23. 23. The Work Ahead Cognizant commissioned Oxford Economics to design and conduct a survey of 4,000 C-suite and senior executives. The survey was conducted between June 2020 and August 2020 via computer-assisted telephone interviewing (CATI).Approximately one-third of the questions were identical to those asked in the 2016 Work Ahead study, allowing us to compare responses and track shifting attitudes to technology and the future of work. Respondents come from the U.S., Canada, UK, Ireland, France, Germany, Switzerland, Benelux (Belgium, Luxemburg, Netherlands), Nordics (Denmark, Finland, Norway, Sweden), Singapore, Australia, Malaysia,Japan, China, Hong Kong, India, Saudi Arabia and UAE. They represent 14 industries, evenly distributed across banking, consumer goods, education, healthcare (including both payers and providers), information services, insurance, life sciences, manufacturing, media and entertainment, oil and gas, retail, transportation and logistics, travel and hospitality, and utilities. All respondents come from organizations with over $250 million in revenue; one-third come from organizations with between $250 million and $499 million in revenue, one-third from organizations with between $500 million and $999 million in revenue, and one-third with $1 billion or more in revenue. The high augmenter cut is a group of survey respondents. The group consists of respondents from various markets, industries and company sizes. Methodology 33% U.S. Germany 6% Switzerland 1% 1% Ireland France 6% UK 5% Japan 4% India 4% China 4% Australia 3% Singapore 3% Hong Kong 3% Saudi Arabia 3% 8% Benelux (Belgium, Luxemburg, Netherlands) Canada 3% 7% Nordics (Denmark, Finland, Norway, Sweden) UAE 3% Malaysia 3% Respondents by geography Respondents by role 13% Vice President 13% Chief Operating Officer 13% Director reporting to senior executive 13% Senior Vice President 12% President 12% Chief Executive Officer 12% Chief Financial Officer 12% Other C-suite Officer (Percentages may not equal 100% due to rounding) 23 The Work Ahead in Intelligent Automation: Coping with Complexity in a Post-Pandemic World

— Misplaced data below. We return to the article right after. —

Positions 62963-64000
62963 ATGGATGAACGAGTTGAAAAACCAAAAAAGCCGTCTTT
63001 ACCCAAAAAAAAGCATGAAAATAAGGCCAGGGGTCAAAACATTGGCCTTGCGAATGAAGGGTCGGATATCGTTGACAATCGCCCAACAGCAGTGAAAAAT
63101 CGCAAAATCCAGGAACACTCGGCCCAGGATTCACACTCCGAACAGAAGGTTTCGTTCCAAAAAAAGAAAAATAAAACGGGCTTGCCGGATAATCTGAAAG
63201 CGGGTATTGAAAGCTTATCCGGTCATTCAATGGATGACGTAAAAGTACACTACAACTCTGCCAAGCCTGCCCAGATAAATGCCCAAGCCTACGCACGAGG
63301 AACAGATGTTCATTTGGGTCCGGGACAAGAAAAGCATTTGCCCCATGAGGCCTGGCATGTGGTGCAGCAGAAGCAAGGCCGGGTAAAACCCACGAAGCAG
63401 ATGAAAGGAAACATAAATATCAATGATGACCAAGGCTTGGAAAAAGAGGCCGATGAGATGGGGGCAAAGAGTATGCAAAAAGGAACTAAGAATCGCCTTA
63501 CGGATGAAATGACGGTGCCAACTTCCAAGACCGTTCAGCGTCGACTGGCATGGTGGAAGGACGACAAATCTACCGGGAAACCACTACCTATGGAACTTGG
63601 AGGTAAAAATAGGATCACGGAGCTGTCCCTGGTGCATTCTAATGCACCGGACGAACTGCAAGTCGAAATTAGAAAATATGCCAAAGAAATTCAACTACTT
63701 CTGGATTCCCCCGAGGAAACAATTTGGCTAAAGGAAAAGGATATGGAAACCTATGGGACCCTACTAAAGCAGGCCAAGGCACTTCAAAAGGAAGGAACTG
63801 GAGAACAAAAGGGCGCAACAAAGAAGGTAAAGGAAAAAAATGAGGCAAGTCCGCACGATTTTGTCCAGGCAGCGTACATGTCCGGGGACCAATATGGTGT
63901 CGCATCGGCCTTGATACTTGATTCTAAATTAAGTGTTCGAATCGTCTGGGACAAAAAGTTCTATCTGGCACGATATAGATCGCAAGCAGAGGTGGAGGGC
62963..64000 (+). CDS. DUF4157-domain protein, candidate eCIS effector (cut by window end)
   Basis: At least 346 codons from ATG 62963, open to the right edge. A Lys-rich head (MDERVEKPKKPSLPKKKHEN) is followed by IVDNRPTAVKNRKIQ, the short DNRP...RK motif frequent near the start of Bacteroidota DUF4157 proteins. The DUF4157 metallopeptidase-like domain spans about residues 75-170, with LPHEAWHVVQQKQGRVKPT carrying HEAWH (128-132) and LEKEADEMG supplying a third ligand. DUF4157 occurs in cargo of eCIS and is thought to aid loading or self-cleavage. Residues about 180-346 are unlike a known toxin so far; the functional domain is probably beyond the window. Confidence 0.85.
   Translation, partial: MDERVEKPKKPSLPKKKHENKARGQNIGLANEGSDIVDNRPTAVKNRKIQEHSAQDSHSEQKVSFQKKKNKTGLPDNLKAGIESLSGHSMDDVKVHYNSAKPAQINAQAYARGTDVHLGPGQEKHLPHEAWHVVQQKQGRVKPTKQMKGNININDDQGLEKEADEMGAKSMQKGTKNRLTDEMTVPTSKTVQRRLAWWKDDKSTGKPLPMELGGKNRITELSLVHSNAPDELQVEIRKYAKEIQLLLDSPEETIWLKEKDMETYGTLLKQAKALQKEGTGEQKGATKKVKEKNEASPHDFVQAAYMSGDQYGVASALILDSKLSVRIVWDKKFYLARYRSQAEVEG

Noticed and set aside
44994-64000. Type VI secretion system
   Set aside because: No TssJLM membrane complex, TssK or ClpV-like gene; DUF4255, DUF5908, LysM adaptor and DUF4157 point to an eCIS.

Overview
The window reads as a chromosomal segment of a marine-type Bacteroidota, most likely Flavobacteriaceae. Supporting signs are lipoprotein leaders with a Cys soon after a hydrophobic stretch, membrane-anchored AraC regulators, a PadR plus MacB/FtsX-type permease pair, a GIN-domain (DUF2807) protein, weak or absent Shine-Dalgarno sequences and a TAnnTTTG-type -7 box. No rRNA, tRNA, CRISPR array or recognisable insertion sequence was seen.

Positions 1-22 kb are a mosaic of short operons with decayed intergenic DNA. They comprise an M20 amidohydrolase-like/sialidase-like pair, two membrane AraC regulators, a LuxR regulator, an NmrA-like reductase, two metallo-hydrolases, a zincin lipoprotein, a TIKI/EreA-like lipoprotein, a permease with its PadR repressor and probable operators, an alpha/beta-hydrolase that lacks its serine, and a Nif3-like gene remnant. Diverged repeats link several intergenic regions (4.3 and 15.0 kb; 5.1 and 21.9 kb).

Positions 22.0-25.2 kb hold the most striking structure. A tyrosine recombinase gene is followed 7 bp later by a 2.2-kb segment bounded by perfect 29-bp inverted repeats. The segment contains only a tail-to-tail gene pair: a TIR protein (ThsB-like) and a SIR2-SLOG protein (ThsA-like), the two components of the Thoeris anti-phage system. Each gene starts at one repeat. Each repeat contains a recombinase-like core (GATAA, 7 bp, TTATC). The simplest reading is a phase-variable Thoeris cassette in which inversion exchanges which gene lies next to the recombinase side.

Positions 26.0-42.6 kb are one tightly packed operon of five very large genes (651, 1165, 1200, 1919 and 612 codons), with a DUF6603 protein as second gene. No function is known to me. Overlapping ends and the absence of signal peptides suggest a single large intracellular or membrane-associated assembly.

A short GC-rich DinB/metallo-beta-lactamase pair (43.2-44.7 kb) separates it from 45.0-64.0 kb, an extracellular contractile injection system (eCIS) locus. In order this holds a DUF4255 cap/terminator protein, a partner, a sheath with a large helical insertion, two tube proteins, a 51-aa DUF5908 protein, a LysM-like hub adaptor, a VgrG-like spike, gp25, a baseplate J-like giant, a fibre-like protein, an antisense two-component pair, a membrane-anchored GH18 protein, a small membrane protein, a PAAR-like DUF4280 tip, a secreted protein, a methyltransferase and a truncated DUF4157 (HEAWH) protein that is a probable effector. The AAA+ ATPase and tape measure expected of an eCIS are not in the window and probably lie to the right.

24. 24. The Work Ahead Euan Davis Associate Vice President, Cognizant’s Center for the Future of Work, EMEA Euan Davis leads Cognizant’s Center for the Future of Work in EMEA. A respected speaker and thinker, Euan has guided many Fortune 500 companies into the future of work with his thought-provoking research and advisory skills. Within Cognizant’s Center for the Future of Work, he helps ensure that the unit’s original research and analysis jibes with emerging business-technology trends and dynamics in Europe, and collaborates with a wide range of leading thinkers to understand how the future of work will look. Previously, Euan held senior analyst, advisory and leadership positions at Forrester Research, IDC and CEB. Euan can be reached at Euan.Davis@cognizant.com LinkedIn: linkedin.com/in/euandavis/ Twitter: @euandavis Girish Pai Global Head, Intelligent Process Automation, Cognizant Digital Business Operations Girish Pai is a seasoned digital and transformation leader with over two decades of experience and a strong track record of delivering strategic business outcomes for clients globally across industries. Girish heads the Intelligent Process Automation Practice for Cognizant Digital Business Operations, leading the charge to create next-gen digital solutions by leveraging technology to simplify, reimagine and transform processes. He can be reached at Girish.Pai@cognizant.com LinkedIn: www.linkedin.com/in/girishpai/ Mariesa Coughanour Head of Advisory, Intelligent Process Automation, Cognizant Digital Business Operations Mariesa Coughanour is the Head of Advisory for the Intelligent Process Automation Practice at Cognizant. She is passionate about working with clients to accelerate their automation journey, custom- tailoring strategies, methodologies and technologies to achieve outcomes and scale. Her drive to create results and help others embrace change stems from her previous experience as the leader of Global Operations Analytics and Automation at GE, and executive roles at a NYC-based startup. Mariesa is recognized as a thought leader in the IPA industry, collaborates often with industry analysts, is a sought-after speaker, and was named Innovator of the Year at the Women in IT Awards in 2020. She can be reached at Mariesa.Coughanour@cognizant.com. LinkedIn: www.linkedin.com/in/mariesa-coughanour-47916a7/ About the authors 24 The Work Ahead in Intelligent Automation: Coping with Complexity in a Post-Pandemic World